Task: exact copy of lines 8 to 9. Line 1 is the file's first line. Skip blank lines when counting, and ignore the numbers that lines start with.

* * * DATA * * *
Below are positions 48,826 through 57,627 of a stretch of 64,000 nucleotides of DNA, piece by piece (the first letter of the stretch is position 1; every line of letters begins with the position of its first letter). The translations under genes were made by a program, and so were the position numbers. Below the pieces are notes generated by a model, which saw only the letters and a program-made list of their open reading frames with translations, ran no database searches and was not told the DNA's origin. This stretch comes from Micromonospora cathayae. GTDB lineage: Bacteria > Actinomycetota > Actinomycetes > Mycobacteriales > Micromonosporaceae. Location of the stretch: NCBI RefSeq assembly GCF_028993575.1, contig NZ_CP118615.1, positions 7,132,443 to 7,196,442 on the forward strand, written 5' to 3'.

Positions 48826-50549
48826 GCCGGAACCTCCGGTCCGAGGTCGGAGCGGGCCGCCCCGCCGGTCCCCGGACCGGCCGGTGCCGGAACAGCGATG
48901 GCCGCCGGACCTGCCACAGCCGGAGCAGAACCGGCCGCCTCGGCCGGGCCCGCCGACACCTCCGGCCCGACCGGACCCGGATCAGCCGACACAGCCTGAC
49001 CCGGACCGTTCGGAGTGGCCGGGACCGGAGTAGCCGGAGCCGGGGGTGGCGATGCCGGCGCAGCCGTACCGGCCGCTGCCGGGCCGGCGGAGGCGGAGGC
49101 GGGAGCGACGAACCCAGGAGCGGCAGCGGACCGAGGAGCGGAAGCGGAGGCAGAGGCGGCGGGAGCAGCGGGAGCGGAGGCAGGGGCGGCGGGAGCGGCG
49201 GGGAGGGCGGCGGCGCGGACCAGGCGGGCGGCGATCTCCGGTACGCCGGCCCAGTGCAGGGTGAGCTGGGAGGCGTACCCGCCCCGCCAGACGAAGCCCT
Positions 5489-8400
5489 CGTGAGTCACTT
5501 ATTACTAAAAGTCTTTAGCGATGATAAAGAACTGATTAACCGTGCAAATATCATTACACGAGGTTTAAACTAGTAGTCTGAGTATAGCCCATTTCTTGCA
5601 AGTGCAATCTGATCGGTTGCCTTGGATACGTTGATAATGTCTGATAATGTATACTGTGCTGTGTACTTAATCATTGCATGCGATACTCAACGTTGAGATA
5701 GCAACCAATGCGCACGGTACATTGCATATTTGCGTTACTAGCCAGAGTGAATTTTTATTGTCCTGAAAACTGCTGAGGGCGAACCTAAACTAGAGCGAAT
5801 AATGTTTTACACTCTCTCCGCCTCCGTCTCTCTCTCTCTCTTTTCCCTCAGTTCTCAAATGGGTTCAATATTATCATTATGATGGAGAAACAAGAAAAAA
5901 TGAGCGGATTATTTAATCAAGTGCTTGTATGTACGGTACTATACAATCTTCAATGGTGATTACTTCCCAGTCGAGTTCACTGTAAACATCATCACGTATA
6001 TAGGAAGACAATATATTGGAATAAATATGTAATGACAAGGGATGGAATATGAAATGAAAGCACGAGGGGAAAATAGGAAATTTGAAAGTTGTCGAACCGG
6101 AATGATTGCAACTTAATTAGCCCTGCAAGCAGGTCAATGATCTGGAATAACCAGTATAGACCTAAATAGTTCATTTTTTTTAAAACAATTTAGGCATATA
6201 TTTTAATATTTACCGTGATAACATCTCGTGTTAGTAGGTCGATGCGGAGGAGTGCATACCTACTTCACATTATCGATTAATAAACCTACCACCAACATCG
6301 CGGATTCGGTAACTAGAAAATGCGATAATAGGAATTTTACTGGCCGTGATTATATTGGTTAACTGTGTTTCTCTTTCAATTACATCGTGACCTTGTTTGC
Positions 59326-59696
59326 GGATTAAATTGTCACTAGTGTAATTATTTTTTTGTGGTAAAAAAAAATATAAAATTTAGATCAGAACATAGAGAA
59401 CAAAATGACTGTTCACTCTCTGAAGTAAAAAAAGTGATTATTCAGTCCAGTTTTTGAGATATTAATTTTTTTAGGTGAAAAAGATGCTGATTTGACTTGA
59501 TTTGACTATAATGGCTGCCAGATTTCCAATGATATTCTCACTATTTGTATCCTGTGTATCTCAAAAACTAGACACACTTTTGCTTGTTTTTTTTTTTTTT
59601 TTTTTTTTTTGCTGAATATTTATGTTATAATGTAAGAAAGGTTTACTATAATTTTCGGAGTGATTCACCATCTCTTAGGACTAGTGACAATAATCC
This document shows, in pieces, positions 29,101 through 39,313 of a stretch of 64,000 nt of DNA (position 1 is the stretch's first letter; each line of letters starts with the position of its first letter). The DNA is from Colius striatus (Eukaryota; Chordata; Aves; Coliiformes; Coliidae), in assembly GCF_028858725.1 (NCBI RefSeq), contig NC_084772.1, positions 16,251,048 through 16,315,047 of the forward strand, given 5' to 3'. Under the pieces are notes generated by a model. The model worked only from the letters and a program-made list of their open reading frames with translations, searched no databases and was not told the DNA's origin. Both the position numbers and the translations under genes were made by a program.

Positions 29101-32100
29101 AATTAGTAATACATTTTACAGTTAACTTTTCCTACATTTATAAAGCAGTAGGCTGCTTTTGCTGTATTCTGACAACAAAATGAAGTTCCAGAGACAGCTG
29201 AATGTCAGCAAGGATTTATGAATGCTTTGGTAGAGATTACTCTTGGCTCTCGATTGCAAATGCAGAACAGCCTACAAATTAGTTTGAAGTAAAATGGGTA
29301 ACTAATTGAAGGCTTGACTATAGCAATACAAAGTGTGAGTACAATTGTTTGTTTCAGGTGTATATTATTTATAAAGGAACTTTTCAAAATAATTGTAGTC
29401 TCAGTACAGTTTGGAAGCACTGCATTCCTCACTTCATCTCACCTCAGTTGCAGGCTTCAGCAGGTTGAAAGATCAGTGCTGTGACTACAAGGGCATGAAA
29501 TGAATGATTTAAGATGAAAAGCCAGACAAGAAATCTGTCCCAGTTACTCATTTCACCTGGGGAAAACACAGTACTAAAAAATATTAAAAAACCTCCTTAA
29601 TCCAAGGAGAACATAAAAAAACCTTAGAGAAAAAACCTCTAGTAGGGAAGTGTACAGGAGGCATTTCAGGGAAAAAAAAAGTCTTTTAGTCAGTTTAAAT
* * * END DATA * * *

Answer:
Positions 5489-8400
5489 CGTGAGTCACTT